Why do I need downspout extensions?
Many homes built before 1960 had rain downspouts connected to the municipal storm sewer system.
Most municipalities now require disconnection of these downspouts. Why? Heavy rains can exceed storm sewer capacity, causing overflow into the sanitary sewer system. This can overwhelm sewage treatment plants, causing discharge of untreated sewage into the lakes and streams that also provide our drinking water.
Most homes have enough land around them to absorb rain that falls on the roof, if the water is discharged properly from downspouts. This replenishes your natural groundwater aquifer, and helps reduce pollution caused by sewer overflows.
You can also help prevent wet basements and erosion damage to your lawn and flowerbeds by discharging rainwater at least three feet (preferably six feet) from your foundation.
Rainguard™ offers an effective, attractive and inexpensive solution that is easy to install. Our self-retracting downspout extensions are available in three colors, and in lengths up to six feet.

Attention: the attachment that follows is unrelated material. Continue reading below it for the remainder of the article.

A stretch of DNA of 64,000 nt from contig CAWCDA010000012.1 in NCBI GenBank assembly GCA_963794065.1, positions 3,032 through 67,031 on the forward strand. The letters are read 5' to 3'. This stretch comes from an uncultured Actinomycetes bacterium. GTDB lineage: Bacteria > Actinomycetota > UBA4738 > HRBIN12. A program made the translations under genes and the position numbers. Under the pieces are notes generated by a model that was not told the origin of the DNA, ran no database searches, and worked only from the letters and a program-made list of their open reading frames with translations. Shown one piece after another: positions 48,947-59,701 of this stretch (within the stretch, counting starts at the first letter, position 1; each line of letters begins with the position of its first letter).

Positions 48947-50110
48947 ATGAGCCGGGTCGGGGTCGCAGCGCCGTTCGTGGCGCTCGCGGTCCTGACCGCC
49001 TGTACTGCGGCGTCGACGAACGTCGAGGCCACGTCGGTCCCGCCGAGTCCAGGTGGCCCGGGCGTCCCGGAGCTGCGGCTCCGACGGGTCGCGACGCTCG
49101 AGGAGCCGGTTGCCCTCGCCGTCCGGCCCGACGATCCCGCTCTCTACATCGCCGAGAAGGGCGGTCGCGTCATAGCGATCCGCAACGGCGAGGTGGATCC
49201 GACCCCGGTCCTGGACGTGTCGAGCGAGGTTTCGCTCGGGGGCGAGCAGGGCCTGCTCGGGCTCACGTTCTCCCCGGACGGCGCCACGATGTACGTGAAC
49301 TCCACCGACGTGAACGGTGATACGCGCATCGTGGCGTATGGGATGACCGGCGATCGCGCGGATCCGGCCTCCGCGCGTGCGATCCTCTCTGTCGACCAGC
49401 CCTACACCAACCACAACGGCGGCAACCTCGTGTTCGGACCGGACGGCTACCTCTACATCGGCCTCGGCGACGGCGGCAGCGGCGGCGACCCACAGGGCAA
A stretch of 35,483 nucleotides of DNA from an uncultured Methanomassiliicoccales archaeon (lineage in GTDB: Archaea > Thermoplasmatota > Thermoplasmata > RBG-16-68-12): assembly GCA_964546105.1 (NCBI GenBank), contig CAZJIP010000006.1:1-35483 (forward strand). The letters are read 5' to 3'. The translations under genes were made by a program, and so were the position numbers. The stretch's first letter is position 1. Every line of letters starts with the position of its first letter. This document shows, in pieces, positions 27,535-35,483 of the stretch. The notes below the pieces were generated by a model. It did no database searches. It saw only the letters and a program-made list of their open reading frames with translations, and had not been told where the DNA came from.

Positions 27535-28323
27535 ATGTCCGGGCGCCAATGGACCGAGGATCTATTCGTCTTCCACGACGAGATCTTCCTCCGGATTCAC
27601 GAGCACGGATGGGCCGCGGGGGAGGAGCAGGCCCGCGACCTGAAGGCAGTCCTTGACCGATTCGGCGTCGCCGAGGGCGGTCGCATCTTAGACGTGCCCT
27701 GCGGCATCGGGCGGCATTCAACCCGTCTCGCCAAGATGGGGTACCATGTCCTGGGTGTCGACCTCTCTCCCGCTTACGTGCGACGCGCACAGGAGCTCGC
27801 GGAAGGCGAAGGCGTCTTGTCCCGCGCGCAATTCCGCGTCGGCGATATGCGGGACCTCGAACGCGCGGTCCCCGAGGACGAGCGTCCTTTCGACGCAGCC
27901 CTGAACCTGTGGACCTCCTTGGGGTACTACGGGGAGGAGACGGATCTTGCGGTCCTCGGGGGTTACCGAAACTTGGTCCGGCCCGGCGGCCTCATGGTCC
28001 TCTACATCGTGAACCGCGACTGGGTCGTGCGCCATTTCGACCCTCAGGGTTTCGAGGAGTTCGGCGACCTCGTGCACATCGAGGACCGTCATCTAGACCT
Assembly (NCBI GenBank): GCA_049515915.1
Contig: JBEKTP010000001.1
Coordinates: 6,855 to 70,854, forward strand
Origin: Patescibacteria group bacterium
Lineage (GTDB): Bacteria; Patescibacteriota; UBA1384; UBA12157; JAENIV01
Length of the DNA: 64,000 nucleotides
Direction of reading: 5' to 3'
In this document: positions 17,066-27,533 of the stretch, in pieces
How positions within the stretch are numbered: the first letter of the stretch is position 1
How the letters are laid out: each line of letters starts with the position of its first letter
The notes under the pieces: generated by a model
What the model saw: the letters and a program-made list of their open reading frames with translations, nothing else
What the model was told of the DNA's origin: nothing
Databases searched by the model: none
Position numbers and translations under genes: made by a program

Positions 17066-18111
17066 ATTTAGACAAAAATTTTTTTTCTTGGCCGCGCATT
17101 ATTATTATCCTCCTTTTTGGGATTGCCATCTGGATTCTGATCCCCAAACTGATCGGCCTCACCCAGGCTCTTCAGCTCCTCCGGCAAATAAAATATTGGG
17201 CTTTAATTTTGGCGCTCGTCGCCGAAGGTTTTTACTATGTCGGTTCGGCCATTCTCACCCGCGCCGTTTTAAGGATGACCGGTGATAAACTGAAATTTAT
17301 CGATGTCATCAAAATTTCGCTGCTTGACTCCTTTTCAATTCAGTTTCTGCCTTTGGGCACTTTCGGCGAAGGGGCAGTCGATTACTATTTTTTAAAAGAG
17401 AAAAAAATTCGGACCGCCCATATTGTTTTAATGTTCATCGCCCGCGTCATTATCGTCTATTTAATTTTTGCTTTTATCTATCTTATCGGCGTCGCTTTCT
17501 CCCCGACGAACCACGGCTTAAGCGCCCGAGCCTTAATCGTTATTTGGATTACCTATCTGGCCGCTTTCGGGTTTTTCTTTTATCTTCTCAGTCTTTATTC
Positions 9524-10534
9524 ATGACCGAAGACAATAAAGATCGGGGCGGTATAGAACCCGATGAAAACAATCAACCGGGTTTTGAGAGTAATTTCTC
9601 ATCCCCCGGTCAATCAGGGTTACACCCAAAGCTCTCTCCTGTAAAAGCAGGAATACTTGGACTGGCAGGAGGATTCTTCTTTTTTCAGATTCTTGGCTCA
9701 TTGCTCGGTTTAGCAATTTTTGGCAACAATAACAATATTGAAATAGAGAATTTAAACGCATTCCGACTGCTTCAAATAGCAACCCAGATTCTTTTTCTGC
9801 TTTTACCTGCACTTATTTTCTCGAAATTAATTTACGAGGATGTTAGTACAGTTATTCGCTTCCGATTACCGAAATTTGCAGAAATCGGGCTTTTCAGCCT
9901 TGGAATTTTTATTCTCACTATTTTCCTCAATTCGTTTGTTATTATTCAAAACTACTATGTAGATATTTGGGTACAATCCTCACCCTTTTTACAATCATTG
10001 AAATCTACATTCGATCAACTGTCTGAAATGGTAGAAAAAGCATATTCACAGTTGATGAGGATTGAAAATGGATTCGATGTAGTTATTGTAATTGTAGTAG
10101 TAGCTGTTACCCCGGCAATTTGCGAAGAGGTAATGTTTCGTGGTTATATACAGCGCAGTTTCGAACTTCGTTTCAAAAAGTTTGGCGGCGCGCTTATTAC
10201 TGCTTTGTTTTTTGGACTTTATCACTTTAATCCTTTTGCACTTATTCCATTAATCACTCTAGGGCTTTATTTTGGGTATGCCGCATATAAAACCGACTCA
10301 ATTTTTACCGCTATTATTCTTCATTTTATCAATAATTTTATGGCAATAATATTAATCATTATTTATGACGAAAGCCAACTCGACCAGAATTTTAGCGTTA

See "Why Choose Rainguard?" for a comparison of alternative rainwater dispersal solutions.
See "Resources" for more information on municipal downspout disconnection programs.
"Every year, billions of gallons of stormwater runoff mixed with raw sewage pours into the Willamette River through combined sewer overflows. The Downspout Disconnection program provides a simple, safe and effective way for residences to be part of the solution by reducing runoff from roofs that contribute to those overflows."
City of Portland, Office of Neighborhood Involvement
"Disconnecting residential roof downspouts from the combined sewer system may be an important way to reduce water pollution caused by Combined Sewer Overflows. Participating in the pilot project can contribute to a cleaner Burrard Inlet and English Bay. Please help protect our environment by taking part in this program."
City of Vancouver
Downspout Disconnection Program